Work safety watchdog's retraction on gas leak
A top safety watchdog has retracted its verdict of a suspected gas leak in Jilin which left hundreds of people sick, after it conflicted with the findings of another central government agency. The move has raised questions over the credibility of the two agencies.
On Monday, on its official website, the State Administration of Work Safety said that it should increase supervision on chemical plants, and learn from a leak at the Jilin Connell Chemical Industry Co the previous week, essentially confirming that there had been such an accident.
The statement caused a stir because a panel of experts organised by the Ministry of Health last week ruled out the possibility of pollution after hundreds of workers from a neighbouring plant, Jilin Chemical Fibre Co, had reported that they had become ill, prompting an investigation.
However, after widespread media coverage of the conflicting reports, the work safety administration quietly removed mention of the gas leak from its statement.
An unidentified official told The Beijing News that the leak had been caused by 'an error at work, and the administration had rectified it'.
The reversal caused an uproar, with media questioning if the deletion had been more than just a mistake. 'The administration owes the public a sensible explanation. Neither the image of the city nor the interests of authorities should be a reason for hiding the truth,' the newspaper said in an editorial.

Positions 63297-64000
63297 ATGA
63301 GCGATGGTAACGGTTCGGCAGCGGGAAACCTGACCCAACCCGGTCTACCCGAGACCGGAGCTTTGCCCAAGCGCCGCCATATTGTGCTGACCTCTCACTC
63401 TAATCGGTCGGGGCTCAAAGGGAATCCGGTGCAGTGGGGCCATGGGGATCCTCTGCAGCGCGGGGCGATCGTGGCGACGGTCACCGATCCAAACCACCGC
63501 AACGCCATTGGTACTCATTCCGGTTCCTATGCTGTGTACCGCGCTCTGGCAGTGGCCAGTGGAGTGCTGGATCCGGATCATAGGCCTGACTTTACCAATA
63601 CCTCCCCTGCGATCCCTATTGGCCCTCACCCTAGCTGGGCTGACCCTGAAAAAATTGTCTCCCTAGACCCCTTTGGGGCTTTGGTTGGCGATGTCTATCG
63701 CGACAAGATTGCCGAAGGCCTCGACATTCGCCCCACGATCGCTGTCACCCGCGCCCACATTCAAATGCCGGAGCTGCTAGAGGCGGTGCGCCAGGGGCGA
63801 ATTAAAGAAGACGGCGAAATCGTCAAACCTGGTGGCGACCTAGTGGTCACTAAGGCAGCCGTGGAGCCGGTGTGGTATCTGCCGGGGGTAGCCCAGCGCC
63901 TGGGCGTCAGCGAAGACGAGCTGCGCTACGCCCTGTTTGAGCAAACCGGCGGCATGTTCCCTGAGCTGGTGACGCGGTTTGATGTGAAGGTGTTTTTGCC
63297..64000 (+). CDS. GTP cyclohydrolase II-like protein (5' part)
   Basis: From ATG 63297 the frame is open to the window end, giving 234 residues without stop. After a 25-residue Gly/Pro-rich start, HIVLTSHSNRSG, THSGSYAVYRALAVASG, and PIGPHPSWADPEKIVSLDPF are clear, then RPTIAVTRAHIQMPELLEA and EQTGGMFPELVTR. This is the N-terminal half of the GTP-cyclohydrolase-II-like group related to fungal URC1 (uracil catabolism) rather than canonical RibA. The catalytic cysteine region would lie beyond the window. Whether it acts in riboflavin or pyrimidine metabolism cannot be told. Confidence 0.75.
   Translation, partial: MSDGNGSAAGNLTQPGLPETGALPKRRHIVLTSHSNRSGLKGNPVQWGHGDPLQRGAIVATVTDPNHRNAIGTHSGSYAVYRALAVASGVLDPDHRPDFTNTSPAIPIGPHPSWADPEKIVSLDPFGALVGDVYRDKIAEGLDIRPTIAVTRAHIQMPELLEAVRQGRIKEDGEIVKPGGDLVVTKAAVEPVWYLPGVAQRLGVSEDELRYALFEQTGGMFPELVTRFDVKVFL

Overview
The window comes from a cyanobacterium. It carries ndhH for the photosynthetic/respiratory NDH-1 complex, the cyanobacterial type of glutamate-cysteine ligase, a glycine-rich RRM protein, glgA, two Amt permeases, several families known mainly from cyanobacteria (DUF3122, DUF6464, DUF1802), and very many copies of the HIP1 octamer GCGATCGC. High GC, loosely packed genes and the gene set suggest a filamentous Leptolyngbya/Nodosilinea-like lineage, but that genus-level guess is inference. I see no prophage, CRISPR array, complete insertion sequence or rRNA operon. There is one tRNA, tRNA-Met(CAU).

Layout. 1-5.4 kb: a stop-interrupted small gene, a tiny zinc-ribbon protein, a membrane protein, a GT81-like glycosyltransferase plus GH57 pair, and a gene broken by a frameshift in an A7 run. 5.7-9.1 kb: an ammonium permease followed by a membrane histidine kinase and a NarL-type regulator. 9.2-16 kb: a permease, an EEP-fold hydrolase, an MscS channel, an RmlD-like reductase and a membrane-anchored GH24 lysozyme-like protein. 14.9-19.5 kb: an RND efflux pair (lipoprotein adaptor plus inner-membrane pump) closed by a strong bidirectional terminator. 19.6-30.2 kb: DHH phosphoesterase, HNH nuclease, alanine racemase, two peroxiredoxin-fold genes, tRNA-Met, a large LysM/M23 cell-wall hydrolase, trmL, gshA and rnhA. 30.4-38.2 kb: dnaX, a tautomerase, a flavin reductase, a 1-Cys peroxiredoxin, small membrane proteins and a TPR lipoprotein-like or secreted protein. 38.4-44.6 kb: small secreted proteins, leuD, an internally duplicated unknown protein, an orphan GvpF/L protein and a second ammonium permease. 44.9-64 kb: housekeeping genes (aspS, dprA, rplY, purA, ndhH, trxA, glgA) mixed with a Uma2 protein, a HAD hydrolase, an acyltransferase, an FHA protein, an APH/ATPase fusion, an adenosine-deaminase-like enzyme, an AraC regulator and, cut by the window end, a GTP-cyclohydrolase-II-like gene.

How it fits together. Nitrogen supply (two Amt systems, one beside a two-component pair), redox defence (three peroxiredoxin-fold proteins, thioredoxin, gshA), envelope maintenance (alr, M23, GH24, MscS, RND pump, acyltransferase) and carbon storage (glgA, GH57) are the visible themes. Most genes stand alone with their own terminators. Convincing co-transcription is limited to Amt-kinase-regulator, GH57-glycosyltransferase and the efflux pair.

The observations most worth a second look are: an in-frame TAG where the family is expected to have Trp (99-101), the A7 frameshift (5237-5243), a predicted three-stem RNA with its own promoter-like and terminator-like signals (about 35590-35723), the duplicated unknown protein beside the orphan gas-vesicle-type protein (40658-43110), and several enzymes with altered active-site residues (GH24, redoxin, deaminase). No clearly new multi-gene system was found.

'If the leak proves to be true, shouldn't health authorities associate the leak with the ... reactions of workers from Jilin Chemical Fibre and reopen their investigation?'
Jilin Chemical Fibre, which is located next to Connell Chemical, said its workers had complained of an overpowering smell since April 23, and many of them had suffered headaches and nausea. Since May 4, more workers had complained of nausea, dizziness, chest pains and dry throats, and suspected the source was a poisonous gas leak from Connell Chemical.
The Jilin city government confirmed that more than 1,000 people had felt sick and 161had been treated in hospital by May 13. Blood tests had been conducted on 328 workers, but none was positive for the poison.
On May 14, a report by the Ministry of Health's experts ruled out chemical pollution and said the reactions were mainly psychosomatic. It also rejected the possibility that pollution had come from Connell Chemical, because 'the carbon monoxide, aniline and benzene discharges from Connell Chemical were all below the national standard'.
The 'psychosomatic factor' explanation was far from convincing for workers and their families who fell ill. They complained on the internet and to the media that they had not imagined their symptoms. They also said it was hard to believe the 'psychosomatic factor' would make so many people ill at the same time.